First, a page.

BIA chief steps down
February 7, 2005
By Kathryn Boughton
Kent Good Times Dispatch
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Dave Anderson, acting head of the Bureau of Indian Affairs, has submitted a letter of resignation to Gale Norton, Secretary of the Department of the Interior. In his January 27 letter, which the Interior Secretary accepted with "understanding and regret," Mr. Anderson said he believes he can do more to help American Indians by working in the private sector. 
The resignation becomes effective February 12.
Mr. Anderson's resignation came only a few weeks after Connecticut Attorney General Richard Blumenthal wrote to President George Bush demanding that the BIA head be fired because he was "ineffective" when dealing with tribal recognition issues.
Mr. Blumenthal said that his demand had nothing to do with Anderson personally, but resulted from the acting secretary's decision to recuse himself from recognition votes. 
"David Anderson is a person of talent and dedication, but was completely unsuited to head the Bureau of Indian Affairs. His departure is good news -- for the public, for him and for Indian tribes -- because he was unable to perform highly significant, necessary responsibilities of his job. His recusal from recognition decisions was proper in light of his conflict of interest. His appointment was a grave mistake," the Attorney General said in a statement this week.
"Mr. Anderson's resignation -- which I urged last year -- provides an opportunity to appoint a leader who will seek essential, long overdue reform of a tribal recognition system that is truly broken," he concluded.
Mr. Anderson has worked with tribes on casino projects and declines to participate in tribal recognition votes because it could be viewed as a conflict of interest.
American Indian tribes [that are] recognized by the federal government are guaranteed the right to operate casinos on their reservations.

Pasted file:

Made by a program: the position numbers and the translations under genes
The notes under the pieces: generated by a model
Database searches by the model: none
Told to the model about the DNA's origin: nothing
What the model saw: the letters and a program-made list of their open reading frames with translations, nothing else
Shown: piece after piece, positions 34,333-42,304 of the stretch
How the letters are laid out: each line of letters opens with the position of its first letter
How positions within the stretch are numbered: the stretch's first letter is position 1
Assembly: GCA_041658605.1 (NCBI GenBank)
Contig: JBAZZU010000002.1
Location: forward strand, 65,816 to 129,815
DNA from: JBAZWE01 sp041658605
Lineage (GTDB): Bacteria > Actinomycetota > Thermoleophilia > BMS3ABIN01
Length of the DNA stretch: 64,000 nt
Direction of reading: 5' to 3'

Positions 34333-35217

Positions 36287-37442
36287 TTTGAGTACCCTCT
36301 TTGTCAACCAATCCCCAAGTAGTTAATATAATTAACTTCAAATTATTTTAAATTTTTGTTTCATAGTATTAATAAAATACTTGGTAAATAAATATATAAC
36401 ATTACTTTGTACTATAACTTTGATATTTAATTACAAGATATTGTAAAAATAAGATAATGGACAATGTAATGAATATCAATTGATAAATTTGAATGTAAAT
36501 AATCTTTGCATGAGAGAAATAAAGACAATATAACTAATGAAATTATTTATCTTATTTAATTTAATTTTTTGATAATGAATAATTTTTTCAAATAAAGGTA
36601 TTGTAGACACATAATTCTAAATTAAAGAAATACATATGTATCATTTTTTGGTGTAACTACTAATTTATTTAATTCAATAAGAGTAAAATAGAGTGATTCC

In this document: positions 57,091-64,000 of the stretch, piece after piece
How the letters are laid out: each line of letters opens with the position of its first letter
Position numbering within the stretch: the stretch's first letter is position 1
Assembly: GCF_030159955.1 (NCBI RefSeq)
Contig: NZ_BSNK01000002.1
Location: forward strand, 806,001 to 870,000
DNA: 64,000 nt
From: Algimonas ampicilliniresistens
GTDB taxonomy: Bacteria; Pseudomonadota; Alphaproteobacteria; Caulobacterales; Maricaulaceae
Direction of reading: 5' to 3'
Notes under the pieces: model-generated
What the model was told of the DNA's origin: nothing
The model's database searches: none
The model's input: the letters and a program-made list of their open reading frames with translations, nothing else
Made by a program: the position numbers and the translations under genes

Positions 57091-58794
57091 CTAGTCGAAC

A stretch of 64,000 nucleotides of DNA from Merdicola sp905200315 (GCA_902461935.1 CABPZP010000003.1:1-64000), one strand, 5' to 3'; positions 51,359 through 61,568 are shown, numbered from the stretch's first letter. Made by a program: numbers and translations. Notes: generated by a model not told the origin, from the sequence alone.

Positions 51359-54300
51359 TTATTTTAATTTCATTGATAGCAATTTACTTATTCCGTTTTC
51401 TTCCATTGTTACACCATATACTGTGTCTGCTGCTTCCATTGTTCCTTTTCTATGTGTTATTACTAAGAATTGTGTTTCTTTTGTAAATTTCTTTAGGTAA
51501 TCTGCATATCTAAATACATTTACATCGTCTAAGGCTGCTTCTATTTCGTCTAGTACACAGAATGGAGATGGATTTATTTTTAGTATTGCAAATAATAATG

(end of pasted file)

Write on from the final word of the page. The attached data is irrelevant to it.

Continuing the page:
In his letter of resignation Mr. Anderson said, "I have concluded that I can have the greatest impact to improve the future of Indian country not by managing the day-to-day operations of BIA programs, but by focusing my time on developing private sector economic opportunities for Indian entrepreneurs."
Mr. Anderson was at the helm when the BIA voted to recognize the Schaghticoke Tribal Nation in January 2005.
The highly controversial vote is being appealed to the Interior Board of Indian Affairs by the State of Connecticut and a large number of Western Connecticut towns and agencies. 
In December Mr. Blumenthal asked Secretary Norton to set aside the 2004 Schaghticoke decision when an internal Interior Department report revealed that the data on which the decision was based had been flawed. 
The number of intra-tribal marriages had been miscalculated, raising the percentage of Indian-to-Indian marriages from 20 to 50 percent. Fifty percent has been the informal benchmark in previous recognition votes that established cultural and political continuity for a tribe.
Secretary Norton declined to set aside the recognition granted to the Connecticut tribe, but asked the BIA to expedite its review.

Copyright 2005, The Kent Good Times Dispatch.